May 31, 2005

I'm Confused About Anti-Choice Issues

The more I read about pro-choice and anti-choice issues, the more confused I become. Last week, the U. S. House of Representatives voted to fund embryonic stem-cell research, and it's before the U. S. Senate right now. President Bush has said he's going to veto that legislation if it passes.

Today the issue seems to be the "adoption" of embryos.

Some Catholic theologians are encouraging married couples to adopt unwanted embryos from fertility clinics. Others vehemently oppose the idea, calling it a grave violation of the principle that procreation should occur naturally.

The Vatican has not yet taken a stand. But if Pope Benedict XVI rules against embryo adoption, as some doctrinal conservatives expect, it could create a fissure between Catholics and evangelical Protestants, who have enthusiastically promoted embryo adoption and enlisted the White House's support for it.

Source: click here.

I have never understood the Catholic Church's opposition to in vitro fertilization. I understand their opposition to the destruction of embryos, even though I don't agree with it, especially where stem-cell research is concerned. I mean, I think it's an application of the principle of the double effect, plain and simple, and that's totally "ethical" in Catholic circles. But embryo adoption is another issue entirely.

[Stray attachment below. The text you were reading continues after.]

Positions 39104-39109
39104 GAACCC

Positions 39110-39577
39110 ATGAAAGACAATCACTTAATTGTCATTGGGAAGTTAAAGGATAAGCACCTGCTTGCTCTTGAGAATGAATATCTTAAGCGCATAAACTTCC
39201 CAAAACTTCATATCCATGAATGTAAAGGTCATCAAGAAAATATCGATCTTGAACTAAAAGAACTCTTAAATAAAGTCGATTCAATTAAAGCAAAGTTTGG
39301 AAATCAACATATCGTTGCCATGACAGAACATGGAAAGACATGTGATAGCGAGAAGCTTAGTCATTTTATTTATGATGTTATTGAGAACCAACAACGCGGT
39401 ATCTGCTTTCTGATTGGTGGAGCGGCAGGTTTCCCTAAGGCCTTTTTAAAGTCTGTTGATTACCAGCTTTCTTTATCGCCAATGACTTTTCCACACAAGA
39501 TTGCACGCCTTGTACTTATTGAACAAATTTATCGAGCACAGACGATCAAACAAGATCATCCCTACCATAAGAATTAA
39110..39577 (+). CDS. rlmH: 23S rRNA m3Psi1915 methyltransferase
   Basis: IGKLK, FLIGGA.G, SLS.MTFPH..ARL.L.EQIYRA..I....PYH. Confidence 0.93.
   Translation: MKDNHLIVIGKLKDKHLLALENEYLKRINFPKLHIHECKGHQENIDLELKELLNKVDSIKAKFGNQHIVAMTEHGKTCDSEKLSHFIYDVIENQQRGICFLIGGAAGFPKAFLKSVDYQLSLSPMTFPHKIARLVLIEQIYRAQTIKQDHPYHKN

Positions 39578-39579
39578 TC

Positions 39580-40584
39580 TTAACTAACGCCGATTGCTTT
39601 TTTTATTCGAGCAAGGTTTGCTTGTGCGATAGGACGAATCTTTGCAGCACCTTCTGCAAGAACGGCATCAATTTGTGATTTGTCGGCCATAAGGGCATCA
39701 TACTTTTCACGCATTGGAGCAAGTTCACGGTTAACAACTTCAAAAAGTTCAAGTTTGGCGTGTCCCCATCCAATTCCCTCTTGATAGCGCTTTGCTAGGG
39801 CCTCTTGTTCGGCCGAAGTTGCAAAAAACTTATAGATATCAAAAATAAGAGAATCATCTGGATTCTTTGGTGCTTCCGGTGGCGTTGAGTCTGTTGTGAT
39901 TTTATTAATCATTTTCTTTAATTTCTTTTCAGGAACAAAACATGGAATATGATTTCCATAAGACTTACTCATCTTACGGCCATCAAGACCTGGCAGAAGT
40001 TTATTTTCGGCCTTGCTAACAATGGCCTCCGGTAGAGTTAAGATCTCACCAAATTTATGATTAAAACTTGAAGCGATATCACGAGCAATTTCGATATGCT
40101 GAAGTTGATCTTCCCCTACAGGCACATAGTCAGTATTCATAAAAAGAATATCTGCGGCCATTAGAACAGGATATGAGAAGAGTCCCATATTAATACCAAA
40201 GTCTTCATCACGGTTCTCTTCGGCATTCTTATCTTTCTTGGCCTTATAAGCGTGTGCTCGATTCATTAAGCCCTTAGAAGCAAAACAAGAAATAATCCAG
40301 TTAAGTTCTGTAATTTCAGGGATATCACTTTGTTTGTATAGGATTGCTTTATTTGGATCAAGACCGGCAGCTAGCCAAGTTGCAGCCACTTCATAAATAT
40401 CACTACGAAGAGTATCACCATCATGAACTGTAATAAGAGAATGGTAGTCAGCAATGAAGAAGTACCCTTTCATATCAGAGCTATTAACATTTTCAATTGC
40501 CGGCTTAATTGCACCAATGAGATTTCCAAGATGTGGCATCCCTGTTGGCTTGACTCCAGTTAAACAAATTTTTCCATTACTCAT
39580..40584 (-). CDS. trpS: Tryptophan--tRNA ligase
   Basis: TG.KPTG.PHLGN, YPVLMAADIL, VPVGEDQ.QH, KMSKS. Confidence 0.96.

One of the leading voices in the church in favor of embryo adoptions is the Rev. Thomas D. Williams, dean of theology at the Regina Apostolorum Pontifical University in Rome. "It's reaching out to another human being, albeit in an embryonic state, in the only way that that little being can be helped," he said.

But the Rev. Tadeusz Pacholczyk, who has a doctorate in neuroscience from Yale and is staff ethicist at the National Catholic Bioethics Center in Philadelphia, argued that embryo adoptions would make Catholics complicit in test-tube fertilizations, which the church considers illicit. Moreover, he said, artificially implanting an embryo in a woman's womb is a "grave violation of the nature of marital sexuality."

Regina Apostolorum Pontifical University is probably the most conservative Catholic university in the world, owned and operated by the Legionaries of Christ. Father Thomas D. Williams, L.C., is the handsome, articulate young priest NBC and related networks used extensively as a commentator during the death watch, funeral, and burial of John Paul, II, and the election and installation of Benedict XVI. This man is absolutely not a doctrinaire liberal, so this Rev. Tadeusz Pacholczyk must be far to the right of Attila the Hun.

This Pacholczyk person says implanting an embryo in a woman's womb is a "grave violation of the nature of marital sexuality." With all due respect, what does he know about "the nature of marital sexuality," except what he's read in textbooks written by other (theoretically) celibate men? In fact, what does "the nature of marital sexuality" mean? I've been married 32 years and I've fathered 2 children, but I don't know what "the nature of marital sexuality" means.
I think what we're seeing here is a case of "celibate" men pontificating about relationships between married men and women. I don't think they know what they're talking about, and it confuses me. This Fr. Pacholczyk's position seems to me to be very anti-pro-life. Or, anti pro-choice. Or something.

Ed Deluzain